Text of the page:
After hearing lots about the Ms. Obama cover controversy from detractors (but only a short response from publisher Eleanor Smeal), we decided to go straight to Smeal — and executive editor Kathy Spillar — herself.
I caught up both yesterday at the EMILY's List Luncheon and asked. To a great degree, Spillar and Smeal attribute the controversy to women who saw the cover but did not read the article. Smeal said:
By the way, we weren't calling him Superman, that was the imagery. They didn't read our column which really shows that what we really wanted people to know was that he ran on the strongest platform for women's rights of any candidate. One of the reasons was his policy director was Karen Kornbluh, and she put it all through the platform. But, if we're going to achieve that platform, we're going to have to hold our leaders' feet to the fire. We must organize, and organize and organize if we're going to achieve the groundswell of public support that makes it all possible. So there's no "rescue" of the feminist movement — as you can see here, it's strong and healthy."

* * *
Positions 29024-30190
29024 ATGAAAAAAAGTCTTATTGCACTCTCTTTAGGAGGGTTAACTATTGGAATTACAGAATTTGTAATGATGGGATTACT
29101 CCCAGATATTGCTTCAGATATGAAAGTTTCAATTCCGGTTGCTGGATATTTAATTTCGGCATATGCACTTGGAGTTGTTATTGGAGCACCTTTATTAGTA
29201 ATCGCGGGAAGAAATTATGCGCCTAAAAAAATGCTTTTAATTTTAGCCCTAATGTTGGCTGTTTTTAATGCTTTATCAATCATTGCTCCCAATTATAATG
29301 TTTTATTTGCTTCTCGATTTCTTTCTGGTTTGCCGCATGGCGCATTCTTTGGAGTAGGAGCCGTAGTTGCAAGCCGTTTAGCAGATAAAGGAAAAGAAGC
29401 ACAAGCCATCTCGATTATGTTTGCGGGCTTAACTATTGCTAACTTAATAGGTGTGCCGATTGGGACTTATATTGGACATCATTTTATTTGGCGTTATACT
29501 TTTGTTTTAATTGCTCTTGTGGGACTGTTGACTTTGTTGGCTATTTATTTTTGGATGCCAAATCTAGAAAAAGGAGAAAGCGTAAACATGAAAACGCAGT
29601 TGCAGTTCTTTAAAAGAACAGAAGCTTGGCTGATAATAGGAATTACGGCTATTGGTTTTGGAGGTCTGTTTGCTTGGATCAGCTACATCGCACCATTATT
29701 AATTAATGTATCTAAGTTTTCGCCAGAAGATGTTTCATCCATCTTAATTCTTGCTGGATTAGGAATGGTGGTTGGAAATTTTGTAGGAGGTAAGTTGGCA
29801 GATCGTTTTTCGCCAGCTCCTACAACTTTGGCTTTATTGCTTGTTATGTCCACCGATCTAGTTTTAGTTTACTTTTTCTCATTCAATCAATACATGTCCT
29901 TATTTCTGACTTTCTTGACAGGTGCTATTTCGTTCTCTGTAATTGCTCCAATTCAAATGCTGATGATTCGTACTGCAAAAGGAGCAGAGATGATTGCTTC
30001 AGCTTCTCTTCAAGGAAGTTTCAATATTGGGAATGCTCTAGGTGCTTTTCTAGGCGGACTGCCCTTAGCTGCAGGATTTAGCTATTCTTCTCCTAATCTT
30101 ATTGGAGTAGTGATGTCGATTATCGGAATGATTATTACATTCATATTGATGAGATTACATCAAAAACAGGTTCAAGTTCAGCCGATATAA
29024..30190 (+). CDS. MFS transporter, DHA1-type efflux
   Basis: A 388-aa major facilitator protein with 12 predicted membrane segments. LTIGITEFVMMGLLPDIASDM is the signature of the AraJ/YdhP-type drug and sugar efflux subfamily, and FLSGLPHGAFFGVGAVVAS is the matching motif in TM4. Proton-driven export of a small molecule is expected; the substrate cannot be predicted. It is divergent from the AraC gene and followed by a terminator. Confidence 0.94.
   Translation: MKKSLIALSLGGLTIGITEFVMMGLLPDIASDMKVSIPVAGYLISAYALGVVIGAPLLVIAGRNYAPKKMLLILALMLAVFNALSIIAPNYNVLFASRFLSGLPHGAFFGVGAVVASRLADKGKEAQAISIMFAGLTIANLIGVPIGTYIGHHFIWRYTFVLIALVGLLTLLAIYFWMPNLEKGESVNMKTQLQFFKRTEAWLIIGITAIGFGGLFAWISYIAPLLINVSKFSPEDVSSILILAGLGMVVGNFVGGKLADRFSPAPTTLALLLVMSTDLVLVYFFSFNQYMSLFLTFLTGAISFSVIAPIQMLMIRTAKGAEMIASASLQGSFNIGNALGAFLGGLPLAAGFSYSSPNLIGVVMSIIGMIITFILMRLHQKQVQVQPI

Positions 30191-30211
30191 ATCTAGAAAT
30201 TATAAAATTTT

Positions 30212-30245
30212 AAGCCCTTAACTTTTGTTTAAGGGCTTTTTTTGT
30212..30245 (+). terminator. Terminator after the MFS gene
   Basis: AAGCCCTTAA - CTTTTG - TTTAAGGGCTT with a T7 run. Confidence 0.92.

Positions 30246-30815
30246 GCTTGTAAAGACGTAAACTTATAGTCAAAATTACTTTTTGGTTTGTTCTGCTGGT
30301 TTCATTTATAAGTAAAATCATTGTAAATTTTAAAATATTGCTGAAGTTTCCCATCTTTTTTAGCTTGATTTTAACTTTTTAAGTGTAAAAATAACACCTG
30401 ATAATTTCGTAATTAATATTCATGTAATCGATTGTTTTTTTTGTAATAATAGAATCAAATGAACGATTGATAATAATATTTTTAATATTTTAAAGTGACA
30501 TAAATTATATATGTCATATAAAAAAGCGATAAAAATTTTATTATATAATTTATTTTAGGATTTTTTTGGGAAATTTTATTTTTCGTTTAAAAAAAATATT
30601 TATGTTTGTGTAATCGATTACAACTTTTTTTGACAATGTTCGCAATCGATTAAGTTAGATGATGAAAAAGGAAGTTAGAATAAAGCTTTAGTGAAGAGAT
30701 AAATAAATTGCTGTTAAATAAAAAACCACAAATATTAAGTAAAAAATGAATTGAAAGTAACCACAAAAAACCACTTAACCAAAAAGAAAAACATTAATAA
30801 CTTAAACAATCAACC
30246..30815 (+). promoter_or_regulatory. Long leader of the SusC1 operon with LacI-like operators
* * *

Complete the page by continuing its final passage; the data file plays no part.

When I asked them to respond to the criticism that putting a man on the cover as a feminist icon felt exclusionary to some feminists, Smeal had a couple of comments.
No! It means that everyone can be feminist! We have a majority of women [who call themselves feminist] and strong support among men. Why don't we say it? I'm very proud that the 44th President of the United States self-identifies as a feminist and I want the world to know!
[In their polling] 33 percent of men self-identify as feminists and 58 percent of women do. Among young women... the identification of themselves as feminists is like 68 percent. So it's celebratory!
I really think that's its overdue for a time to talk about the feminist movement. And men can be feminists, too. And we're glad that this cover gives us this opportunity. But I also feel that there are some people that hold on to the past in a way, and the future is that this is a very exciting time. Civil rights and women's rights were fought together. We've now cracked it for African-Americans. Obama represents high hopes for both our communities.
Looks like at least some feminists are up for a little discussion about the future of the feminist movement. Because if not now, when?